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Poster Presentations: Wednesday, November 3, 2010 |

Health-Related Quality of Life Does Not Predict Survival in Idiopathic Pulmonary Fibrosis FREE TO VIEW

Osamu Nishiyama, MD; Hiroyuki Taniguchi, MD; Yasuhiro Kondoh, MD; Tomoki Kimura, MD; Kensuke Kataoka, MD; Koichi Nishimura, MD; Yuji Tohda, MD
Author and Funding Information

Kinki University School of Medicine, Osaka-Sayama, Japan



Chest. 2010;138(4_MeetingAbstracts):528A. doi:10.1378/chest.10376
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Abstract

PURPOSE: Quality of life (QOL) or health-related quality of life (HRQL) in patients with IPF is reportedly significantly associated with the degree of breathlessness in daily living. HRQL gradually worsens as the disease progress, because dyspnea is also progressive in IPF. However, it is still unknown whether HRQL score would predict mortality in patients with IPF.

METHODS: Eighty-seven consecutive patients with IPF, who had undergone evaluations and complete the St. George’s Respiratory Questionnaire (SGRQ) at diagnosis, as is the general practice in Tosei General Hospital, were included in this study. Univariate and multivariate Cox proportional hazards analysis were performed to clarify the relationship between their HRQL score and survival.

RESULTS: The mean observation period was 44.2±29.6 mo. In this observation period, 49 patients (56.3%) died due to respiratory failure in 18 (20.7%), acute exacerbation of IPF in 12 (13.8%), cancer in 5 (5.7%), pneumonia in 3 (3.4%), other cause in 4 (4.6%), and unknown causes in 4 (4.6%). Univariate regression analysis revealed that FVC percentage predictive (HR: 0.970, 95% CI: 0.954-0.987, P=0.0004), DLco percentage predictive (0.982, 0.968-0.996, 0.01), baseline PaO2 (0.970, 0.946-0.996, 0.02), and the activity score in the SGRQ (1.016, 1.004-1.029, 0.01) were revealed to be significantly predictive of survival. The symptoms, the impacts, and the total score in the SGRQ were not significantly related to mortality. In multivariate analysis, however, only FVC percentage predictive was significant predictor of survival (0.975, 0.955-0.996, 0.02).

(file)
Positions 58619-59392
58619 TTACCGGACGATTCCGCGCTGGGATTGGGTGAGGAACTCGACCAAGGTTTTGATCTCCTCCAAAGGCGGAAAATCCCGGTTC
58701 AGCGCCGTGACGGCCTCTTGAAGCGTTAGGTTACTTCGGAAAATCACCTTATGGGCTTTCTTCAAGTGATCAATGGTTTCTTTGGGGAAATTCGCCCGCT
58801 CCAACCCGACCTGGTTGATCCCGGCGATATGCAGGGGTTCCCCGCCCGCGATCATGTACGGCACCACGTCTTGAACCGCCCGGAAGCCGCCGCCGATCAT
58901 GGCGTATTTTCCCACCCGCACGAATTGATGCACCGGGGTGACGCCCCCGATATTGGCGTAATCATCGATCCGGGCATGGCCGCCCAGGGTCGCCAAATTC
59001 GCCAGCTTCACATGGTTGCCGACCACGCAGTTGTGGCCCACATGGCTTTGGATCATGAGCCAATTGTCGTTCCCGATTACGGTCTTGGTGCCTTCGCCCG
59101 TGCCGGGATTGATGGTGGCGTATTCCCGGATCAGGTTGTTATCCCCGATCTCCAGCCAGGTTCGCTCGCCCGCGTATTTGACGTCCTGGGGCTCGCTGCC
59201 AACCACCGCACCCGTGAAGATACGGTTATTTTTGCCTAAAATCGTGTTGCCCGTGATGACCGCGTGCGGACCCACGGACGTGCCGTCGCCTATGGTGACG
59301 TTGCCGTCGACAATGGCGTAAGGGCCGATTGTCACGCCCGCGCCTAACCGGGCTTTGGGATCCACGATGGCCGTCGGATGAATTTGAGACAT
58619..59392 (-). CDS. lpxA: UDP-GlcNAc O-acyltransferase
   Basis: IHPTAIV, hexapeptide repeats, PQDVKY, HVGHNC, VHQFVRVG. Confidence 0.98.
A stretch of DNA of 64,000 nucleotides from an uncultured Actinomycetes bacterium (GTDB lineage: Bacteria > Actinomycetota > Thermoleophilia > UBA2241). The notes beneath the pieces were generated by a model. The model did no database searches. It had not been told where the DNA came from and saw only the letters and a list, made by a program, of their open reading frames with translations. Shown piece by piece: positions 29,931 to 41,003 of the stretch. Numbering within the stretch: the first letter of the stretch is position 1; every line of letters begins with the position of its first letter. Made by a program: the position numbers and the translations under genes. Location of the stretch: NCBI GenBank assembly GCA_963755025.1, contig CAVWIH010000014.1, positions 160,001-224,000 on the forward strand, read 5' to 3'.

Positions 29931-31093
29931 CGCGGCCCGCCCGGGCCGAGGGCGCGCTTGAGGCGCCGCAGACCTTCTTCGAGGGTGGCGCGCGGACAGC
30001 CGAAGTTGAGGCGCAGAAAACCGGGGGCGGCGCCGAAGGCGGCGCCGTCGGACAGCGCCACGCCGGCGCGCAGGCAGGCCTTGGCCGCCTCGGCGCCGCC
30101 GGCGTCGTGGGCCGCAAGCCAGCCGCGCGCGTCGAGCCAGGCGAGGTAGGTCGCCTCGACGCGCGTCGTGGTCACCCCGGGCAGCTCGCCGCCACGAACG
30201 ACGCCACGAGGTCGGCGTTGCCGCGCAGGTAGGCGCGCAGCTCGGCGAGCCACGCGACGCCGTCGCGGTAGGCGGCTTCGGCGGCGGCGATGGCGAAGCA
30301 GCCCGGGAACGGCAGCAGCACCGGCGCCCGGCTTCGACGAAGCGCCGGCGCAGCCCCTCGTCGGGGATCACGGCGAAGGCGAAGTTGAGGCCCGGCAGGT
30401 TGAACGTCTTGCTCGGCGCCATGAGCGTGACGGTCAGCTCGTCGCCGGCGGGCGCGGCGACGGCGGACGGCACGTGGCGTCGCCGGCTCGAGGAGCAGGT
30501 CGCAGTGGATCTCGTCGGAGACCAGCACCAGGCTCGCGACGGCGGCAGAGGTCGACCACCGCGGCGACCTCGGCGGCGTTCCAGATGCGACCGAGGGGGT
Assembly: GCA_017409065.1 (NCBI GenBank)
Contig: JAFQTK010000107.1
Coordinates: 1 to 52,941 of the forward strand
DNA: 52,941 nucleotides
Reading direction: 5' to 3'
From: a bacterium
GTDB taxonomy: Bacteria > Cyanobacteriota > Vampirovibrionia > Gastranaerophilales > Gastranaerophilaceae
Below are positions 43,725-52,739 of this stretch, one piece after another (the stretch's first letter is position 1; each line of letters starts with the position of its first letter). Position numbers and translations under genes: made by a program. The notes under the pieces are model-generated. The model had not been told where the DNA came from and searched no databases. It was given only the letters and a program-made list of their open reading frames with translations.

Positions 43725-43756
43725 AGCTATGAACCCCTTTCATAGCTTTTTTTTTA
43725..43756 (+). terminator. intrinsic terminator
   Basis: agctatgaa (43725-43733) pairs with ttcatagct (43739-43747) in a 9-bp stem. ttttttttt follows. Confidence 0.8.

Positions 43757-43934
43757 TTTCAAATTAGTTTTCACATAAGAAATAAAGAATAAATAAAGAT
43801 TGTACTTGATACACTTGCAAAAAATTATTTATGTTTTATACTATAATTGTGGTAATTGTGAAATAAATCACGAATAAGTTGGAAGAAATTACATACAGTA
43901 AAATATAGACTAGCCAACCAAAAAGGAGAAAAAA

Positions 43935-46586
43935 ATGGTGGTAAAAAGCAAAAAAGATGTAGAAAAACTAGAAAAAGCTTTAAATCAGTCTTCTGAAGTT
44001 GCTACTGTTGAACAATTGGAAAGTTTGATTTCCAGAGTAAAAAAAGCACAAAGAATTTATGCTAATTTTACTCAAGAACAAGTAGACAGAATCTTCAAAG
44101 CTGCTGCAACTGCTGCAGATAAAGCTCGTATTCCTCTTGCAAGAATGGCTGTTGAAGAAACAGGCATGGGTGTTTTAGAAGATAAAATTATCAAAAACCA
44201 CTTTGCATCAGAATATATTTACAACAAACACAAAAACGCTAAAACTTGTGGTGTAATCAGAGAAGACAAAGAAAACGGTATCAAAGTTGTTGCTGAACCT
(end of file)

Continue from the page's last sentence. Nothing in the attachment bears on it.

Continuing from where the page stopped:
CONCLUSION: Although the activity score in the SGRQ was significantly related to mortality, it was not significant after an adjustment for FVC, DLco, and PaO2. Mortality cannot be predicted from the HRQL scores in IPF.

CLINICAL IMPLICATIONS: Given that worse HRQL is not necessarily related to worse survival in IPF, HRQL is considered to be another aspect from physical impairment.

DISCLOSURE: Osamu Nishiyama, No Financial Disclosure Information; No Product/Research Disclosure Information

12:45 PM - 2:00 PM


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